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10.5: Run a Time Machine backup then shut down System 10.5
Here's an AppleScript I use to run a Time Machine backup, and then shut down the machine. As is the case with most shut down scripts, I suppose it would be a good idea to quit whatever programs you know of that are open before running the script. [robg adds: I haven't tested this one, beyond making sure it compiled in Script Editor. After pasting into Script Editor, save it as a script then use your favorite method of making it easier to access -- toolbar, sidebar, dock, or hot keys via a third-party app.]
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10.5: Easily create Quick Look viewable log file aliases System 10.5
Here's an easy way to keep an eye on console log files. Launch, then drag any of the log files you'd like to monitor from the sidebar to your desktop. This creates an alias to that log file, which you can then easily access by double-clicking it. For even faster access, though, you can use Quick Look on the alias -- just select it and tap the Space Bar, and up comes a Quick Look window of that log file.

[robg adds: You can only drag files from the Log Files section of the sidebar, not the Log Database Queries section -- these are more like Smart Folders for log files.]
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10.5: Use Time Machine to create a bootable backup System 10.5
In the event of a drive failure, Time Machine has the ability to create a bootable backup. It takes some preparation, however, which must be done before disaster strikes.

Using Disk Utility, create a partition on the drive you are using for Time Machine (see Disk Utility Help for instructions on how to do this without erasing your Time Machine backups). The new partition must be large enough to hold the contents of your computer's drive, plus 10 or 20Gb of elbow room. If your system weighs 85Gb, then the new partition should be 100Gb or so. Leave this partition blank, and go on with your life.

Now, when (not if!) your Mac's drive fails, do the following. Make sure your Time Machine drive is plugged in and powered on, then insert your Mac OS X Install disc and restart your Mac. In the installer, choose Utilities » Restore System from Backup. Click Continue in the resulting dialog, then select your Time Machine volume. Choose the Time Machine backup that you want to restore (probably the most recent).

Then, when you are prompted for a destination volume, choose the empty partition you created on your Time Machine drive. Time Machine will create a bootable duplicate of your system, which you can use until you replace your faulty main drive. When your Mac is healthy again, you can reinstall your system from the backup drive using either Time Machine, or Migration Assistant (from the new bootable volume you created).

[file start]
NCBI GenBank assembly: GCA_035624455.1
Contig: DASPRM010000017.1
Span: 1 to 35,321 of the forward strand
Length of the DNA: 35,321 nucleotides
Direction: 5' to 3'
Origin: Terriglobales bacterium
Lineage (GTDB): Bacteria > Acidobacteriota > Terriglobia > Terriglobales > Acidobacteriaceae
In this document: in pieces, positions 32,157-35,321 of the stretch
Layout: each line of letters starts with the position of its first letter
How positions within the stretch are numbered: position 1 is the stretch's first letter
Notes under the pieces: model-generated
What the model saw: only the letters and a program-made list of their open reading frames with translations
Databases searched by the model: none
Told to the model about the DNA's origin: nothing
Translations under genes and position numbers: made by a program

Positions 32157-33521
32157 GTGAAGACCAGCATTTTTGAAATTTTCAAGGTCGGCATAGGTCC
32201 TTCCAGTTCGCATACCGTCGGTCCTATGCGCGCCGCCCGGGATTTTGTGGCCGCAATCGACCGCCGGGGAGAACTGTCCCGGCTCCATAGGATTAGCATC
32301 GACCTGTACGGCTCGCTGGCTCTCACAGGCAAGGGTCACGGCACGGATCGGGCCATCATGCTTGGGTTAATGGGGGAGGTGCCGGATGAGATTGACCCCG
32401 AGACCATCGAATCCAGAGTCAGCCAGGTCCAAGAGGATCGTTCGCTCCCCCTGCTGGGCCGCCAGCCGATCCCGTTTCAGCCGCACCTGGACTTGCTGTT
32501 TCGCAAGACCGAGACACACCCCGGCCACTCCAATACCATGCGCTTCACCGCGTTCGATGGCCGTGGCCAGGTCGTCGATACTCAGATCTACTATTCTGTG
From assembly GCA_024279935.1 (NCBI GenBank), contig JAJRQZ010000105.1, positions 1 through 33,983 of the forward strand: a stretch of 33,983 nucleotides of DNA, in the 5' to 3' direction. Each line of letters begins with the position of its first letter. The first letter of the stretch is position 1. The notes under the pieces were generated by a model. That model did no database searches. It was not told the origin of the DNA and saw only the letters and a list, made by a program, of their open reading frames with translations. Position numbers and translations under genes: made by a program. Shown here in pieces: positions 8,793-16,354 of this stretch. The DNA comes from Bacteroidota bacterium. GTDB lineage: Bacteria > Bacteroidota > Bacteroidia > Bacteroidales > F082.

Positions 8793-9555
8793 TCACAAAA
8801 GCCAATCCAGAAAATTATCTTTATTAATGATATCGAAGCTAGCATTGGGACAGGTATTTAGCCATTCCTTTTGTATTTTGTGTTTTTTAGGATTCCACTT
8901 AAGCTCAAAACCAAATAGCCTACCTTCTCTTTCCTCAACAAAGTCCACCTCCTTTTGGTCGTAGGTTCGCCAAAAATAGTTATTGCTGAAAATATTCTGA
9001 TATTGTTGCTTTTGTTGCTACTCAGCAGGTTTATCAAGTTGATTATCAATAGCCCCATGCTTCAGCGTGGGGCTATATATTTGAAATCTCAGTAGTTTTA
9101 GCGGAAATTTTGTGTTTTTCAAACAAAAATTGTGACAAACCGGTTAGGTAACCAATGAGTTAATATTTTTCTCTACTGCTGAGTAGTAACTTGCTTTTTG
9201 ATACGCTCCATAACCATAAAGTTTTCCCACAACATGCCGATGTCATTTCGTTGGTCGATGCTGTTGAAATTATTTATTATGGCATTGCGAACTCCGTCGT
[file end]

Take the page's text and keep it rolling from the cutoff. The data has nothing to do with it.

Note that this solution hinges on the ability to get an install disk inserted and booted, on your broken Mac. The paranoid obsessive backer-upper will also want to have a (SuperDuper or Carbon Copy) clone of his drive stashed somewhere.
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10.5: Fix Time Machine sparse images with Disk Utility System 10.5
I don't know how long this capability has been available since I didn't need it until today. Disk Utility in OS X 10.5.3 can now repair a networked Sparse image bundle without mounting it.

Locate the sparse image bundle on the networked drive; the image file will be named ComputerName_MAC-address.sparsebundle. Drag the sparsebundle file into the left column of Disk Utility. Now,select it and click Repair Disk on the First Aid tab. Depending on the size of the file, this could take a few hours to repair. This is, however, much nicer than having to remember the command line procedure!
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10.5: Set Help Viewer windows to non-floating mode System 10.5
The following Terminal command will revert the Help Viewer window to its "not always floating" 10.4 behavior:
defaults write NormalWindow -bool true
Additionally, execute the following (bash) commands as an administrator in Terminal to have access to the application via Command-Tab or its Dock icon:
sudo defaults write "${i%.plist}" LSUIElement 0
sudo chmod 644 "$i"
Sources: [robg adds: This hint makes the second half of this previous hint (which required hacking the Help Viewer executable code to change the window behavior) irrelevant. There's still some good info in the previous hint if you'd like to not only gain a dock icon for Help Viewer, but also change the window's behavior (by editing its .nib file). For most people, though, I suspect the simple Terminal command in this hint will be sufficient. I went through the Help Viewer binary files in the 10.5 release, and I honestly don't recall seeing the NormalWindow string anywhere, so this may be new in 10.5.3 (or I just overlooked it with the earlier release).]
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10.5: Move the Help window from one space to another System 10.5